Thursday, October 21, 2010

Book Review: Jane Seymour: Henry VIII's True Love by Elizabeth Norton

The Thespian was very disappointed by this book. As a reviewer, I had enjoyed Ms. Norton's previous
book, Anne Boleyn: Henry VIII's Obsession which I recommend as a
"lite" Anne Boleyn history if you don't want to go through the much
more extensive and definitive Eric Ives The Life and Death of Anne

The problem with the Jane Seymour book is that  Ms. Norton falls into the
trap of inventing scenarios for Jane when she doesn't have the facts
to fill in gaps in Jane's life. "Jane was exhilarated, Jane would
have loved to do this, etc. etc. " It's the same trap that a lot of
recent history books, such as the Joanna Denny Anne Boleyn biography
and the Julia Fox Jane Boleyn biography follow.

The Thespian is much more impressed when a biographer admits that they don't have
the data and present what is definitely known without the need for
fictionalizing what isn't known.

As an example there is a new biography of Mary Boleyn, and
 the writer has just presented the primary source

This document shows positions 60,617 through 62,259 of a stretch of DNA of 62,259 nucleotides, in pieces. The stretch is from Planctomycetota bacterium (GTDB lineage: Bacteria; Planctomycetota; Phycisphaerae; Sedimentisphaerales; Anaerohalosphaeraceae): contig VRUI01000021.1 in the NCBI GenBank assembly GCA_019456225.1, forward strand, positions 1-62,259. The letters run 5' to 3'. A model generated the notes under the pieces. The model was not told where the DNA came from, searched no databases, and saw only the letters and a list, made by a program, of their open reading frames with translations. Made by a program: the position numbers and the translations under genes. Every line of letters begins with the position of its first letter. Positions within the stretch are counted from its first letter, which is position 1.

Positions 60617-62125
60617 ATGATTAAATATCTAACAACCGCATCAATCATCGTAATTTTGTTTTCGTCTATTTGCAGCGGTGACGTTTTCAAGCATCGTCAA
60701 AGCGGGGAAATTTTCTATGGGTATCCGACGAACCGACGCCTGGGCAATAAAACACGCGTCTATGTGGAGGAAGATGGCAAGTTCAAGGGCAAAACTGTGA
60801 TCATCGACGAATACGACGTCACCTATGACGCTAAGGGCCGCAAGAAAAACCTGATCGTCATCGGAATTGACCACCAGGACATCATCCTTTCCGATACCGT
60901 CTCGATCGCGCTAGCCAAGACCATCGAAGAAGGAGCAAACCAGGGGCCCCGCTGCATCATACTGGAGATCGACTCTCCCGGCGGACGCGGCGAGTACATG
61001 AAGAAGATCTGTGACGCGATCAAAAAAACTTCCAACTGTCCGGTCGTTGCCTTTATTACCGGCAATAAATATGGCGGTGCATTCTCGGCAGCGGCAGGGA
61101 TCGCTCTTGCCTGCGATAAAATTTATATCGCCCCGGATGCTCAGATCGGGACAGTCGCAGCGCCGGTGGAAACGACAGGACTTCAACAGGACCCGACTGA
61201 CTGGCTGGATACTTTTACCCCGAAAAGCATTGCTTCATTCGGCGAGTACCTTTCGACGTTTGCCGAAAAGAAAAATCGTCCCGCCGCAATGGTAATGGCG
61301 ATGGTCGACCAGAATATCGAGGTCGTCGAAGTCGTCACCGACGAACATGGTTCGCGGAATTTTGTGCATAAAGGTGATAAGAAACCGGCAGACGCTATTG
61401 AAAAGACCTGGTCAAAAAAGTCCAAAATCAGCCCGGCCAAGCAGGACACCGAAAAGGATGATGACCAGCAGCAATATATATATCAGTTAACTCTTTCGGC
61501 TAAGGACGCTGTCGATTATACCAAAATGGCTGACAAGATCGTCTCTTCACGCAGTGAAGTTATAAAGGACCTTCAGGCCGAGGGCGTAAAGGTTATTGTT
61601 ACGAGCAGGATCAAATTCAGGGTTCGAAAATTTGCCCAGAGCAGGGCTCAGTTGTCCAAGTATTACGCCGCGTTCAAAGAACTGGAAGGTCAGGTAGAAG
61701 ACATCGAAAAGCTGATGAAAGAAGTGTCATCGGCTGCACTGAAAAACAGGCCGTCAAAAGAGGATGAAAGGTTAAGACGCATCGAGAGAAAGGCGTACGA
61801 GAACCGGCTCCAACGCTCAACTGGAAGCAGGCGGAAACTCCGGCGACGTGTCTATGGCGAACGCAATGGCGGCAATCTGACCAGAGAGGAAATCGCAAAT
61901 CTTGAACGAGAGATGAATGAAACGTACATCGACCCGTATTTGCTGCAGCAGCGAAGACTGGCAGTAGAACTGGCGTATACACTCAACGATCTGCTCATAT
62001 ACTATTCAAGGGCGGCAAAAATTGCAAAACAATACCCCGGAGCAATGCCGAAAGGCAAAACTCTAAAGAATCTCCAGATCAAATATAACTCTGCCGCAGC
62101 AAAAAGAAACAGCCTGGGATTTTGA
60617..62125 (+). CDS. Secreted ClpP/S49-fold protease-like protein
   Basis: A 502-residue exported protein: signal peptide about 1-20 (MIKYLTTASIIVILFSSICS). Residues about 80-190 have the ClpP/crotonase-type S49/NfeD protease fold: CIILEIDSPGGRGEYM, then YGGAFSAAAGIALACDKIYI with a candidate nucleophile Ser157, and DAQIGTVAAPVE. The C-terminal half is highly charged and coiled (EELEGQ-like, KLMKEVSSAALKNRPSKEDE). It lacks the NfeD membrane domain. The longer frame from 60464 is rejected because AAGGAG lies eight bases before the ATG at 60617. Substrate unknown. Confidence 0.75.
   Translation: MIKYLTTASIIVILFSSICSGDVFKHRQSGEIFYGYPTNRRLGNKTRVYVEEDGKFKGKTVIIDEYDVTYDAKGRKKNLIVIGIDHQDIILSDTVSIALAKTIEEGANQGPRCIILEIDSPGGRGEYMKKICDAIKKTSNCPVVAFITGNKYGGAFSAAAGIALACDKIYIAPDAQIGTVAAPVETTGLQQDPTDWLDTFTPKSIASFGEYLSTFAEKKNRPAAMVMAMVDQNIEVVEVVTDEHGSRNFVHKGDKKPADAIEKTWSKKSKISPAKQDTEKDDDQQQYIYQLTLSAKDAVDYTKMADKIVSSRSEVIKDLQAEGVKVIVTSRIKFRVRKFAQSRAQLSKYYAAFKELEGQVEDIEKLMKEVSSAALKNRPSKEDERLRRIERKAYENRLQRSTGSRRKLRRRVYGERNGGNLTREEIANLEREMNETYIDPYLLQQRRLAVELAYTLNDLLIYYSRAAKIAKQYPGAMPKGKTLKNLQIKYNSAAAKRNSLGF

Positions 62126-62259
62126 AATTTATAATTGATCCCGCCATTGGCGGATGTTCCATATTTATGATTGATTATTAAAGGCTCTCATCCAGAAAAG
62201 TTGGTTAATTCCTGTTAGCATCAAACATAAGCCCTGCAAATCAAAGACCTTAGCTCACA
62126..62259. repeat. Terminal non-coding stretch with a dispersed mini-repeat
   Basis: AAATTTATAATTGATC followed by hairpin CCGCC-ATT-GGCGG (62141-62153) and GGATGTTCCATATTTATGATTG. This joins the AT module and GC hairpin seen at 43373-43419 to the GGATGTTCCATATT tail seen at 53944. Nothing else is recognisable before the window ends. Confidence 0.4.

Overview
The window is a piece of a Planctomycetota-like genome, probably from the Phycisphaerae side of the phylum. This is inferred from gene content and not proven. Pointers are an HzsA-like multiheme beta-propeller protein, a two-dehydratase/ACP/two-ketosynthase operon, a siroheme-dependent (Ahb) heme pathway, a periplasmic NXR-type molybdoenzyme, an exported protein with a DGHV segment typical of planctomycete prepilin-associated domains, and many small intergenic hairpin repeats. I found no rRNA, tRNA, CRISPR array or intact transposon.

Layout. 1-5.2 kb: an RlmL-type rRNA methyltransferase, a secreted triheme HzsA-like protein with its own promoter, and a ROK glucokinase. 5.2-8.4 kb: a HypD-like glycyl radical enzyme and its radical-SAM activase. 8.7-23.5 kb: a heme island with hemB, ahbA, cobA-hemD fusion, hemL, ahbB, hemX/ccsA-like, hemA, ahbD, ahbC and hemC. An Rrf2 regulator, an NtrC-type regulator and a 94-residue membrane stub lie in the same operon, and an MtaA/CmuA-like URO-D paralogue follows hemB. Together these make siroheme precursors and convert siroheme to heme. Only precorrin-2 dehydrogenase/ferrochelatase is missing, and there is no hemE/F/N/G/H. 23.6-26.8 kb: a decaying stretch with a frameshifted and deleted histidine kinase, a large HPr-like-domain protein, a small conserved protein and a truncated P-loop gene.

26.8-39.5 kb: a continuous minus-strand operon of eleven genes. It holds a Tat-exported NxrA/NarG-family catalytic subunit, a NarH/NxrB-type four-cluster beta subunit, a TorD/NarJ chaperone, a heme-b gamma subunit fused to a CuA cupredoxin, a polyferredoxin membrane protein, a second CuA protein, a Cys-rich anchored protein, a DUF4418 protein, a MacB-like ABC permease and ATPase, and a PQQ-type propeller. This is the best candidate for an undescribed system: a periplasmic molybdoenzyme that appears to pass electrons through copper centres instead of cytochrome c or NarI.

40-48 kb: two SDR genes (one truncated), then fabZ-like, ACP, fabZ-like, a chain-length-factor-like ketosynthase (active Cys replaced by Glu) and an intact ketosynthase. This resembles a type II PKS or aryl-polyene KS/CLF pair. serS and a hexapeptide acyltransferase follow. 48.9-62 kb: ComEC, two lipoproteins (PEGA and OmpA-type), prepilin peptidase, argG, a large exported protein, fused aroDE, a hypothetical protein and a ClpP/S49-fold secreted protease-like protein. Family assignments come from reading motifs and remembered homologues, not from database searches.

information as fact along with secondary sources that have been
produced with commentary about whether or not the information
contained in those secondary sources can be true or not. It's very

As for the content of the Jane Seymour book, I will give Ms. Norton credit in her
portrayal of Jane Seymour as not the pliable little wallflower. She
argues that she was just as ambitious at achieving her goals as Anne
Boleyn was.   

If you want a biography of Jane Seymour that presents the facts stick
to the information in one of the Six Wives books, I particularly
recommend the David Starkey version for the best analysis of Jane
Seymour as Queen.

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